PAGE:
Additionally, some people believe that the ghost of the first female lighthouse keeper roams the grounds of the Key West Lighthouse and Keeper’s Quarters Museum.
11) Misconceptions Regarding Key West
People may have some preconceived notions about the island of Key West when they think about it, but here are a few of those notions that can be put to rest:
The place wasn’t always known as “Key West.” Cayo Hueso is the name that Spanish colonists gave to the island when they first arrived there. After some time, this was shortened to just Key West.
The key that is furthest to the west is not Key West. Dry Tortugas National Park is located an additional 70 miles to the west of where the Florida Keys begin.
Although Jimmy Buffett does not currently call Key West home, he is said to maintain ownership of a property on Windsor Lane.
It was by chance that Key West was discovered. Juan Ponce de León, a Spanish explorer, is credited with being the first European to arrive in Key West in the year 1513.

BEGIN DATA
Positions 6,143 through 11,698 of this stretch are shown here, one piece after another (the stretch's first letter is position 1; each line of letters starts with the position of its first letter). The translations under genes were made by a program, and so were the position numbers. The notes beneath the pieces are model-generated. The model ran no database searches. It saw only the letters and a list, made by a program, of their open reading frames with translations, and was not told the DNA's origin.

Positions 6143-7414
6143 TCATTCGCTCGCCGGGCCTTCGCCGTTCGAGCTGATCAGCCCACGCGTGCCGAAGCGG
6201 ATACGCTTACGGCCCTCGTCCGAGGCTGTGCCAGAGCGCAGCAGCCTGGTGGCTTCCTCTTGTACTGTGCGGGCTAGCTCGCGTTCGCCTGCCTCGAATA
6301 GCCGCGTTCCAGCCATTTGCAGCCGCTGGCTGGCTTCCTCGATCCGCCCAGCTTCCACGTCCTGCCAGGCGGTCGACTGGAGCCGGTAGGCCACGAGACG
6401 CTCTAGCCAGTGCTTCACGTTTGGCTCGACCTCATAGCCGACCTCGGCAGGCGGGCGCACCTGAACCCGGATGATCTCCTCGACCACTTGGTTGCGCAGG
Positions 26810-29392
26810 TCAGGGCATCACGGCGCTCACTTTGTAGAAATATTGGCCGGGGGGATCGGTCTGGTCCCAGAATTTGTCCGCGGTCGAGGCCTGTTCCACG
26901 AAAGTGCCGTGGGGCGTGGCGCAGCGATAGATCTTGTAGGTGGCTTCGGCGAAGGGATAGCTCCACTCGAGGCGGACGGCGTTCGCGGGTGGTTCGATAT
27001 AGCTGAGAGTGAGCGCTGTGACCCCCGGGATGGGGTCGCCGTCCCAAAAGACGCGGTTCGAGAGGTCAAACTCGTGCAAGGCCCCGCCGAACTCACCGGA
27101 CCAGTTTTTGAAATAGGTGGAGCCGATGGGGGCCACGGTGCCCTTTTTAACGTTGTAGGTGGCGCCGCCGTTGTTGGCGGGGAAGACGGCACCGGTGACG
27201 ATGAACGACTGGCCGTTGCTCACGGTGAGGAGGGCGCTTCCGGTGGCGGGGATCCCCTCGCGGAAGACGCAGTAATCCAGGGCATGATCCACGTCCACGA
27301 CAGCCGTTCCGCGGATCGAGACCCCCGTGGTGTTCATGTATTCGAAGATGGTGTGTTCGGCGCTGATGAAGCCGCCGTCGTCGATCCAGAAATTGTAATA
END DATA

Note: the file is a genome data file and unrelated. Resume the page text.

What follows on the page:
Bet You Didn’t Know These Key West Facts
Now that we’ve cleared up some of the confusion surrounding Key West, what are some facts about the island that you were previously unaware of?
In the 1830s, the locals’ primary source of income was the salvage of sunken ships. By the year 1889, Key West had become the most populous and wealthiest city in the state of Florida.
Pan American airlines got its start in Key West. Pan American Airways began regularly transporting passengers and mail between Key West International Airport and Havana, Cuba, in 1927.
John Simonton privately paid $2,000 to acquire Key West in the year 1882.